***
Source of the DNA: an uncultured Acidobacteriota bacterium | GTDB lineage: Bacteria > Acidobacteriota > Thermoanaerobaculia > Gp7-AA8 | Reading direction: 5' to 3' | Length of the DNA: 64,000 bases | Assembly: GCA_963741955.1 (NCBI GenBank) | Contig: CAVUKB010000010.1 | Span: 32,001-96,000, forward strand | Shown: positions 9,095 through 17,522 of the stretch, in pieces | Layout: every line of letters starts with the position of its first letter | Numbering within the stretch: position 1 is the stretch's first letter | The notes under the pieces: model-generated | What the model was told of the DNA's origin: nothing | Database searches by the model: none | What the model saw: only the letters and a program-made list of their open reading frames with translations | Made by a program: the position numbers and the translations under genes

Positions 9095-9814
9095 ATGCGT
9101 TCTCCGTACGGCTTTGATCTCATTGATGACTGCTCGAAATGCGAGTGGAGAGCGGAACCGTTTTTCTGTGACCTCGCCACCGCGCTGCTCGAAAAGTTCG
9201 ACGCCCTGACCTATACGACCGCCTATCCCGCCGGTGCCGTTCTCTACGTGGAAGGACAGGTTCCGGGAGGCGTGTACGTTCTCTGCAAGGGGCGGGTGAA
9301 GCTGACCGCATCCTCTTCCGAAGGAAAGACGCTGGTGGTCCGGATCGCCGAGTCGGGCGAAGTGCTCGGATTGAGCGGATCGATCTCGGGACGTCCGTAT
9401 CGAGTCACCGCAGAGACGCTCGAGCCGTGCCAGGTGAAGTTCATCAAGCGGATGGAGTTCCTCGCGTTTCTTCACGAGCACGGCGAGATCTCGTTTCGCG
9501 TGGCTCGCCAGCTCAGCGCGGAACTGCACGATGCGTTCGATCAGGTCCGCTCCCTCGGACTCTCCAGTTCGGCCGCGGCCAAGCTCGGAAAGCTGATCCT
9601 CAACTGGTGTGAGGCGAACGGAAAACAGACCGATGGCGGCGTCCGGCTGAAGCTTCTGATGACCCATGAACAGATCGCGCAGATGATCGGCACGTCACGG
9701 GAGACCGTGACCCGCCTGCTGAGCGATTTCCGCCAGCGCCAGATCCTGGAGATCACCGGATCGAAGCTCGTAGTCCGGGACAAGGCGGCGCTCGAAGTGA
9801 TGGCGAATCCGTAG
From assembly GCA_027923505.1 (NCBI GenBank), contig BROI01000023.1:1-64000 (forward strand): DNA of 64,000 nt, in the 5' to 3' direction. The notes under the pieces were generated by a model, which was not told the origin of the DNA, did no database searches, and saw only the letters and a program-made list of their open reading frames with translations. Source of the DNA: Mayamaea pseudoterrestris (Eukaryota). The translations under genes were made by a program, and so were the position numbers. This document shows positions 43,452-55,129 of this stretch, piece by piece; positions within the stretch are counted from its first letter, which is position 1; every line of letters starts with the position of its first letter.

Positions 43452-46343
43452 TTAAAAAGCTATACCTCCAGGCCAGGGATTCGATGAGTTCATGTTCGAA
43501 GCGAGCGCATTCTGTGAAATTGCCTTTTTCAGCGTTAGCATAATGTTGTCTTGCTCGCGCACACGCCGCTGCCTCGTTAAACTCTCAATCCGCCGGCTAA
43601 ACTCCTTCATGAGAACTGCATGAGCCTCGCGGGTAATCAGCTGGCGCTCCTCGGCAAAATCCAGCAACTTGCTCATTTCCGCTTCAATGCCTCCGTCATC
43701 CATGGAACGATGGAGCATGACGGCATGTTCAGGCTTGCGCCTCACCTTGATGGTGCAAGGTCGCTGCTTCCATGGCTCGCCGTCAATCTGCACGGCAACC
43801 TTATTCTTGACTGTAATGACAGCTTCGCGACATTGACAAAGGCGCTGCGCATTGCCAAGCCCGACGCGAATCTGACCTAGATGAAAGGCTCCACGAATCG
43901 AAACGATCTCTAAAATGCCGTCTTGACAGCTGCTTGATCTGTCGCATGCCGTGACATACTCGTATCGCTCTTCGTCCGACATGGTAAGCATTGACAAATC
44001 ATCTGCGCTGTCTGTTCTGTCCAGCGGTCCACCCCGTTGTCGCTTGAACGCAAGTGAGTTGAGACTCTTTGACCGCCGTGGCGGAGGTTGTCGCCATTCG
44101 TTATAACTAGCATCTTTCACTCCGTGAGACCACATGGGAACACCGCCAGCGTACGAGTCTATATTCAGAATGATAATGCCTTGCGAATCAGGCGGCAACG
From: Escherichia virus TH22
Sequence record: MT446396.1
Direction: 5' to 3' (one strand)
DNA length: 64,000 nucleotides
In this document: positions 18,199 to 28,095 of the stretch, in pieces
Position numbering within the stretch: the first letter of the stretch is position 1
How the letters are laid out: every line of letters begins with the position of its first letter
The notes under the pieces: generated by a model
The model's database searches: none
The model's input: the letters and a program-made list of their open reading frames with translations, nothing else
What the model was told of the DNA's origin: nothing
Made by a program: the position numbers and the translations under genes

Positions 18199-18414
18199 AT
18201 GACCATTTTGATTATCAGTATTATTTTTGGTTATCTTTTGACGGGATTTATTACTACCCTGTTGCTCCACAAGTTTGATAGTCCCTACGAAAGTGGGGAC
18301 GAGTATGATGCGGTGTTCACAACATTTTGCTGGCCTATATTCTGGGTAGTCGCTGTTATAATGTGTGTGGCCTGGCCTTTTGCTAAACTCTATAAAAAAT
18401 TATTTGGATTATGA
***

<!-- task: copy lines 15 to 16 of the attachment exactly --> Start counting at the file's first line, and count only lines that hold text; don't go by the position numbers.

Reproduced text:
43501 GCGAGCGCATTCTGTGAAATTGCCTTTTTCAGCGTTAGCATAATGTTGTCTTGCTCGCGCACACGCCGCTGCCTCGTTAAACTCTCAATCCGCCGGCTAA
43601 ACTCCTTCATGAGAACTGCATGAGCCTCGCGGGTAATCAGCTGGCGCTCCTCGGCAAAATCCAGCAACTTGCTCATTTCCGCTTCAATGCCTCCGTCATC